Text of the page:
Nissan GT-R review - Reliability and safety
Reliability is strong, and safety should be good although there’s no independent NCAP crash test
A host of electronic driver aids are designed to keep the Nissan GT-R on the straight and narrow, and you get six airbags as standard. As it's a relatively low production super sports car, the GT-R hasn’t been through the Euro NCAP crash test programme, but with such a super-stiff chassis, the big coupe should be a strong performer if you manage to overcome the hi-tech electronics. That said, with a top speed knocking on the door of 200mph, if you do get into trouble things could get ugly.
On the other hand, big brakes and grippy tyres mean the GT-R should be able to outperform most things on the road, and with its high reserves of grip and performance, the car should remain composed if you need to perform an extreme avoidance manoeuvre.
The GT-R went through extensive testing before it went on sale, of course, but there were some early question marks about how the car's complex four-wheel drive transmission would cope once miles begin to build. Some owners of early cars experienced expensive failures of the GT-R’s complex twin-clutch gearbox. However, with the more recent models, Nissan seems to have cured the problem.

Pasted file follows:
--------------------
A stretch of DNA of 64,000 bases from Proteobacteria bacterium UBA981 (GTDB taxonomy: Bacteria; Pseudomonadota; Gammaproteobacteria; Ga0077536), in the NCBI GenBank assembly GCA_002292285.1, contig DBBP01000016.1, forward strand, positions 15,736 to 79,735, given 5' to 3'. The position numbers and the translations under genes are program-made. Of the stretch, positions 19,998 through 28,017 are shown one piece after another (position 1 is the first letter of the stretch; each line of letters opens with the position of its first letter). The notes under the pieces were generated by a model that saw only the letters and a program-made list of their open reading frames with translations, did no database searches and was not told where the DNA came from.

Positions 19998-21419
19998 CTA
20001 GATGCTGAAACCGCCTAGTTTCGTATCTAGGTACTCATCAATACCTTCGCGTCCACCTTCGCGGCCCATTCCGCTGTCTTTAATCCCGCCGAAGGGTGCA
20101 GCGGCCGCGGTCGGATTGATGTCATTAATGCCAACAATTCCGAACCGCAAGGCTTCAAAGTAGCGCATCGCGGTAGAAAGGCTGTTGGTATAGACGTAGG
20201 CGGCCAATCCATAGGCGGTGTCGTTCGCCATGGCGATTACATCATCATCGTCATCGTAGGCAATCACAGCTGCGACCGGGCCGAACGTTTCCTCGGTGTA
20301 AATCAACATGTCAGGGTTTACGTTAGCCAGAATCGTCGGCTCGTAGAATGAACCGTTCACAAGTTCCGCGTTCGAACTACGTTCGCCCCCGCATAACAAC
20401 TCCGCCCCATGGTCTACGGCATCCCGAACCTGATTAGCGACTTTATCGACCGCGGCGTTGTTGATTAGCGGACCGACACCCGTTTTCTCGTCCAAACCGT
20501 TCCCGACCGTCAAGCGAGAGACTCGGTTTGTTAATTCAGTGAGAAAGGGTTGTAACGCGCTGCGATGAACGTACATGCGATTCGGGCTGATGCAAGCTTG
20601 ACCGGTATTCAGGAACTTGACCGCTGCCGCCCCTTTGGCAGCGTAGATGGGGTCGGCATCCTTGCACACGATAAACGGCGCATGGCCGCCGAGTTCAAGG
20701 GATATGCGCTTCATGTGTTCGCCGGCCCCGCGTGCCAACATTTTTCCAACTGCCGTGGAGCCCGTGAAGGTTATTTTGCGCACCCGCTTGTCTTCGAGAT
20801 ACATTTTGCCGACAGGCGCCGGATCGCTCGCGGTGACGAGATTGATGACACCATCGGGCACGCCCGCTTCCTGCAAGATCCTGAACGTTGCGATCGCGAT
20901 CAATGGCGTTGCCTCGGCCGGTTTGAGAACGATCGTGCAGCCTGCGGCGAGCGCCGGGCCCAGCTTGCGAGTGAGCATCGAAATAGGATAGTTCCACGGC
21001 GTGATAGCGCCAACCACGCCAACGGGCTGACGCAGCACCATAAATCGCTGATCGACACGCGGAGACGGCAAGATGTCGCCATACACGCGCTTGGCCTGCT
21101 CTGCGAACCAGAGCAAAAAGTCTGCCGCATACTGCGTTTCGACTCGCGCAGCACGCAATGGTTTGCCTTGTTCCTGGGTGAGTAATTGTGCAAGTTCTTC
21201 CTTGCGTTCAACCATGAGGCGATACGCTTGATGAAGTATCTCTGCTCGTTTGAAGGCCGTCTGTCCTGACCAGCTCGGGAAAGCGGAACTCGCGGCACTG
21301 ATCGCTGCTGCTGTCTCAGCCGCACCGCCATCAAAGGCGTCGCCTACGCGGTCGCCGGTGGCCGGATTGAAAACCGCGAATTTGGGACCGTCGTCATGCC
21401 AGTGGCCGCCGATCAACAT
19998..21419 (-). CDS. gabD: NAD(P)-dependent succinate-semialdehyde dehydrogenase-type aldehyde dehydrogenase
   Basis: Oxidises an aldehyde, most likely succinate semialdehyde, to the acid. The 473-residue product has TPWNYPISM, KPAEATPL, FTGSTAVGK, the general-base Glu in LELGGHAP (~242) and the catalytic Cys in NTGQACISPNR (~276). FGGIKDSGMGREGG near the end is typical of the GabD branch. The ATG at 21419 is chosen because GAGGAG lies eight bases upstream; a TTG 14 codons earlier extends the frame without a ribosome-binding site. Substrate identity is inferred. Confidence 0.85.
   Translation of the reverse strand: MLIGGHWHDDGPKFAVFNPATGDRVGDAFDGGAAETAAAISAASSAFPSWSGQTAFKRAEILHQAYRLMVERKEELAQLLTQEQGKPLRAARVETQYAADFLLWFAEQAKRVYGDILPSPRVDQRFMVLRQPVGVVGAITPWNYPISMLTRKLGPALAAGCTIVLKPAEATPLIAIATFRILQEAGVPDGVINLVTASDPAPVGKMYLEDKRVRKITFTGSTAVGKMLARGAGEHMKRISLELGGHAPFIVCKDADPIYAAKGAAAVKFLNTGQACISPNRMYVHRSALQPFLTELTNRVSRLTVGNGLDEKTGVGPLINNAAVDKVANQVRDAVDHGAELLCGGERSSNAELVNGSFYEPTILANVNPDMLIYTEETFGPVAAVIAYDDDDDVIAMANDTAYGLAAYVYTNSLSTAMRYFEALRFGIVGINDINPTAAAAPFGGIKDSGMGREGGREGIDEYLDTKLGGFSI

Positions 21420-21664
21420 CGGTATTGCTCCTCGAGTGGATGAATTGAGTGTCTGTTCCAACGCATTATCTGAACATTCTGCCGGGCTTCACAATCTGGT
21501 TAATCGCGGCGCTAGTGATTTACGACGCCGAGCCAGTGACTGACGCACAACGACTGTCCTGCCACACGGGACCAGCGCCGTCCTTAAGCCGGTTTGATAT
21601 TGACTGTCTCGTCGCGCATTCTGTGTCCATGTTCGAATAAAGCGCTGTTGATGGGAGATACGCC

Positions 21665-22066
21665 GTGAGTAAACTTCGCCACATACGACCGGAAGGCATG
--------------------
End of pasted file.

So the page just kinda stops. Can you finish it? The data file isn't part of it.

Even though the GT-R is too niche to make an appearance in the Driver Power satisfaction survey, its individual scores contribute to Nissan's overall manufacturer ranking. It does reasonably well, regularly placing in the top half, and achieving 11th spot in 2020. However, while owners of other Nissans praise their running costs and practicality, and deride performance, these scores will be the opposite for the GT-R.
If there are any mechanical maladies, it’s encouraging to know that the GT-R is covered by the same three-year/60,000-mile warranty as other Nissan models.
Nissan has a number of specialist GT-R dealers trained to maintain this hi-tech machine. Servicing intervals depend on how you drive the car, but at the very least you’ll be visiting your dealer once a year or every 12,000 miles.
In this review
- 1Nissan GT-R (2009-2022) reviewJapan’s iconic super coupe is showing its age, in spite of immense performance and a high-tech image
- 2Engines, performance and driveFerocious power and awesome grip make the GT-R a genuine road warrior
- 3MPG, CO2 and Running CostsThirsty, expensive to tax and insure, and will cost you a packet to sell on… just like any supercar
- 4Interior, design and technologyExtensive cockpit tech is part of the GT-R character, but fit and finish isn’t up to the standard of rivals
- 5Practicality, comfort and boot spaceRoomy for a supercar, and with plenty of boot space, but the ride isn’t comfortable and the back seats are small
- 6Reliability and Safety - currently readingReliability is strong, and safety should be good although there’s no independent NCAP crash test